After 30 years the recent past becomes History, and the frenzied debates of contemporary journalism give way to the calm impartiality of the scholar. The fog lifts and we can finally see earlier events in their proper perspective. That, at least, is the impression created by the National Archives’ regular release of government documents under the ‘thirty years rule’. As cabinet papers and ministerial correspondence enter the public domain, it appears that we can finally get to the ‘truth’ of what happened and learn the ‘real’ motives behind official policies.
The opening of files about the 1984-5 Miners’ Strike at the start of this year prompted a rash of reports about ‘secret’ proposals to close pits and confidential plans to deploy troops to move coal stocks. Last week, the Labour MPs Michael Dugher and Lisa Nandy launched a Justice for the Coalfields campaign and argued that the revelations from the archives meant that David Cameron should apologise for the Thatcher administration’s conduct of the strike. It was ‘shocking’, Dugher insisted, that ‘far from being neutral as was claimed at the time… the government took a deliberately calculated political approach guided by a complete hostility to the coalfield communities.’ Cameron’s response was belligerent, arguing that it was Arthur Scargill, the leader of the National Union of Mineworkers, who should apologise, not the government. There seems little prospect of compromise here.
It’s one thing asking for an enquiry into the specific issue of police behaviour during the violent clashes outside the Orgreave coking plant in June 1984. It’s quite another expecting an apology for what most Conservatives continue to regard as one of Margaret Thatcher’s main triumphs: the taming of union power. Dugher and Nandy’s request is, of course, as much about current politics as about attitudes to the past. But the focus on ‘secret’ plans is not very helpful. The miners’ strike was a public and political battle whose symbolic importance was well understood at the time. With her rhetoric of the ‘enemy within’, Thatcher’s position was hardly hidden. Releases of government papers are unlikely to alter radically our views of the strike. Historians, for their part, are as interested in the social and economic impact of pit closures on local communities, and in how experiences and memories of the strike have shaped class, gender and regional identities, as they are in rewriting the political narrative of the crisis.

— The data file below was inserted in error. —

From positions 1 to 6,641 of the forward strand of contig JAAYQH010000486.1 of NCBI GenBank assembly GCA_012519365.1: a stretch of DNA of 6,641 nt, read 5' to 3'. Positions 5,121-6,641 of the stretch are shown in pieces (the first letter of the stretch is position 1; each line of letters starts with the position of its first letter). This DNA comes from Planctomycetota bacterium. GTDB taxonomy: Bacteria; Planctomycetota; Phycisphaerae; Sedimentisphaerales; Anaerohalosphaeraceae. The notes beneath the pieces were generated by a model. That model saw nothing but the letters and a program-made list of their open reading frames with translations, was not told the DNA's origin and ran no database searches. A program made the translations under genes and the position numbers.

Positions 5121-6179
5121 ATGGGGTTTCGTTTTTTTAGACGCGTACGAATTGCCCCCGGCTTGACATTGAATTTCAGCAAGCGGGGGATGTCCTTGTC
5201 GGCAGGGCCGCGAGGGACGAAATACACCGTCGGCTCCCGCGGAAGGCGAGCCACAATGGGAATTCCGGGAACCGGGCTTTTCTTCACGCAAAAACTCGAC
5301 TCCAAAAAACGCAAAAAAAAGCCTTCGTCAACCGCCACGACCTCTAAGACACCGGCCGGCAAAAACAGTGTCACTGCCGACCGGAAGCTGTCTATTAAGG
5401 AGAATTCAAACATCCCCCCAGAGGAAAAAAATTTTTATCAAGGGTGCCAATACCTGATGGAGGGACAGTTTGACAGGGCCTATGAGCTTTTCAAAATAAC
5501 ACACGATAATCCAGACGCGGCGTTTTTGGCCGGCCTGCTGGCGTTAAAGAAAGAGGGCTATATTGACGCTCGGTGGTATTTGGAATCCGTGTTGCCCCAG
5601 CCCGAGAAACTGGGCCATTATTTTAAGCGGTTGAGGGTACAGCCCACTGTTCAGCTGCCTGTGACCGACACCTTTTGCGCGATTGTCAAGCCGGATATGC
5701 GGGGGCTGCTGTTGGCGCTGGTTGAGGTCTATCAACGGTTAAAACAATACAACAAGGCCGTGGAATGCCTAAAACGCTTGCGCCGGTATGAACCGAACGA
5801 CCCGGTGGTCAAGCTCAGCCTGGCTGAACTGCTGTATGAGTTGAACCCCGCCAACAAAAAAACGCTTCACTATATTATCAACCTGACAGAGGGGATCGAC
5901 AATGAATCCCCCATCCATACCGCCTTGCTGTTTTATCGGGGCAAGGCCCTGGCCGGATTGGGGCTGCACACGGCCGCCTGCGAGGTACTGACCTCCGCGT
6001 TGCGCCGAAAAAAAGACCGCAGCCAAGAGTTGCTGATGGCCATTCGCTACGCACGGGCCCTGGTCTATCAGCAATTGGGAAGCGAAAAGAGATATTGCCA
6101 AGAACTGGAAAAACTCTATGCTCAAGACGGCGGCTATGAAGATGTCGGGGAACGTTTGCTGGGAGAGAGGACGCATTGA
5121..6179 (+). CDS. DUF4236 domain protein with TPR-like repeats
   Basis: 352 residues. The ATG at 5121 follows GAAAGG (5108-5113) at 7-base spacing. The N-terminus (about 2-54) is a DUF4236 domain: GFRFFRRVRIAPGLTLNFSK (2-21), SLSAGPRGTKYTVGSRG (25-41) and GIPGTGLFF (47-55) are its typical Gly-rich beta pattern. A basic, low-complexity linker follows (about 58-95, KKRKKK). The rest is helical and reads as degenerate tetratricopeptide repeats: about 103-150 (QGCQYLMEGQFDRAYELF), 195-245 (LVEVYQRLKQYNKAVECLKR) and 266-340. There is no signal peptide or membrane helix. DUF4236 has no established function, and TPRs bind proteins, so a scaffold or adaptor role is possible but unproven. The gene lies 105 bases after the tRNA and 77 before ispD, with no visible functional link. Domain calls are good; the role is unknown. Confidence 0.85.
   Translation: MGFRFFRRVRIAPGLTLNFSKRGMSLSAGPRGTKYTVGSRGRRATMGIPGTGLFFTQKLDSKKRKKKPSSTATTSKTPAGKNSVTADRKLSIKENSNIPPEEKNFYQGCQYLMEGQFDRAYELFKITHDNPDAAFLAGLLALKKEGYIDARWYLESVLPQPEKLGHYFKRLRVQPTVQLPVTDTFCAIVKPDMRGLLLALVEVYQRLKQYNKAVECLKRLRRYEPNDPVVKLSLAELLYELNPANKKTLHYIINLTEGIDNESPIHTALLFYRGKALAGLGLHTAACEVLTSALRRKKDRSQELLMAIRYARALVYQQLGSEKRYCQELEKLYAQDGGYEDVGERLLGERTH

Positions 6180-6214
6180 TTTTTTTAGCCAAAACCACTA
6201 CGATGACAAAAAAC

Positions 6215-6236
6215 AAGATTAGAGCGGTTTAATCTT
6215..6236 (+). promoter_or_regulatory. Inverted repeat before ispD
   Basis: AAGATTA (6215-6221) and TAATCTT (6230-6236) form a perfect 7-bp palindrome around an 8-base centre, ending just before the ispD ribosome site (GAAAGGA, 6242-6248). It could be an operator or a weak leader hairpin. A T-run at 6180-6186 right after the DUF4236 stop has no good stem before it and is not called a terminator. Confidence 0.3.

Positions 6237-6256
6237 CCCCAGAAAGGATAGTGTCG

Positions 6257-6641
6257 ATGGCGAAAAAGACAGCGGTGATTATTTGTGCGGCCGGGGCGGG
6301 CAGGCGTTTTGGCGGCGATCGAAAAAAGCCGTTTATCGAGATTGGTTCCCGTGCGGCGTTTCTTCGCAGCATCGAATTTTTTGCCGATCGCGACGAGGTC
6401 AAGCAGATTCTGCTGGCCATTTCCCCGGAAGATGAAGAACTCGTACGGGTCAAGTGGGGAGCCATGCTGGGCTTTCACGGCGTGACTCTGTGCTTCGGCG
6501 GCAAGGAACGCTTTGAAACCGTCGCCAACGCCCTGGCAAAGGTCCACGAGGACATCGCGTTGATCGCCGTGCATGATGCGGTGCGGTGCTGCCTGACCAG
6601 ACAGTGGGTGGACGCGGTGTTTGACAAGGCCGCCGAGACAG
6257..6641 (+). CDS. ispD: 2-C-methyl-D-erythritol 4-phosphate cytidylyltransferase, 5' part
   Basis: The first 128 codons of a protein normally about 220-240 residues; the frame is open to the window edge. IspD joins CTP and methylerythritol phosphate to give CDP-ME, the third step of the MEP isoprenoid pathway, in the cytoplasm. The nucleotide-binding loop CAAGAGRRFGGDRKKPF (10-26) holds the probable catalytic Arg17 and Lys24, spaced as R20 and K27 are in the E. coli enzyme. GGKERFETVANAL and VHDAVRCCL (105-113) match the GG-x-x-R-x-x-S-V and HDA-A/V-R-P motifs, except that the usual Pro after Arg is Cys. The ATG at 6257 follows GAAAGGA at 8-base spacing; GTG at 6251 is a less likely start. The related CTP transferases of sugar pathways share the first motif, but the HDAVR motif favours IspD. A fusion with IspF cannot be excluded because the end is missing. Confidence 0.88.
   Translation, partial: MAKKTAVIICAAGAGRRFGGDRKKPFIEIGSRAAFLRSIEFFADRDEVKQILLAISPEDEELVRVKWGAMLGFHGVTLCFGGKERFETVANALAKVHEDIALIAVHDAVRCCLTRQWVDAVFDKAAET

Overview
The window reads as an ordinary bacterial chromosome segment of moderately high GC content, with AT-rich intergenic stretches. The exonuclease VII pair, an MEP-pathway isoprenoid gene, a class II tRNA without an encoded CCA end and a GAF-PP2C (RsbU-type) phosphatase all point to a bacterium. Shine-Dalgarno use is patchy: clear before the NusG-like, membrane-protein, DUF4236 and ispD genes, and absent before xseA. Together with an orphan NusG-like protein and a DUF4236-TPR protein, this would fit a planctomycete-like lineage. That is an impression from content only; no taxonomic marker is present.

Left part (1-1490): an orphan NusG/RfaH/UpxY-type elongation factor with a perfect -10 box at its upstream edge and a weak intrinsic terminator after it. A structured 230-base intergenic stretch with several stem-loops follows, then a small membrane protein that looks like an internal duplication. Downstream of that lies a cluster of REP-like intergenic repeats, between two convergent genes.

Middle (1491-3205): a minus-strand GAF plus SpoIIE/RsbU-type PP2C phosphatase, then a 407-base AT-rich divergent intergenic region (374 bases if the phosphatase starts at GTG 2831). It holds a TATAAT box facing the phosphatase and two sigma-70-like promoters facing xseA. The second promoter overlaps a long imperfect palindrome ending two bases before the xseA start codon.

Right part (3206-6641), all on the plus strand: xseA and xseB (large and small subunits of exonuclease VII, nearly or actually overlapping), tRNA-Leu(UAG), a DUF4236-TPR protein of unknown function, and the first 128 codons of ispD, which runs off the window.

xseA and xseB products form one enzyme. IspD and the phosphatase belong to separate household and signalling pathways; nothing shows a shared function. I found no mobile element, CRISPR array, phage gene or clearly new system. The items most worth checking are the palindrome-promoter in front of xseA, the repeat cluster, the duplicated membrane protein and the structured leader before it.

What the request and its rejection really revealed, though, is that attitudes to the 1980s are, if anything, only becoming more polarised. The 1980s are, in a sense, the new 1960s. Discovering someone’s position on the political and social shifts of the 1960s – decensorship, the counterculture, the changes to the regulation of sexuality – used to be one of the best ways of understanding their world-view. Now, talking about the 1980s is one of the best ways of placing someone politically. Margaret Thatcher’s death reminded us of the visceral responses she continues to provoke. Her defenders and enemies can barely comprehend each other. The economic crisis since 2008 has undermined New Labour’s attempt to soften the edges of Thatcherism with an appeal to social justice, and many of the key issues of the 1980s – the size of the welfare state, growing inequality, the relationship with Europe – are back at the top of the political agenda. On these issues, as on the miners’ strike, both sides remain convinced of the correctness of their views. With such a gulf, there is no room for apologies. Revelations from the archives won’t change that.
Adrian Bingham is Reader in Modern History at the University of Sheffield specialising in 20th-century Britain and the popular press. He is also involved with the Stories of Activism project, and is a Senior Editor of History & Policy. You can find Adrian’s other History Matters blogs here.
Header image: Strike rally in London, 1984 [Wikicommons]
Inset image: Strike picket in South Yorkshire, 1984/5 [Wikicommons]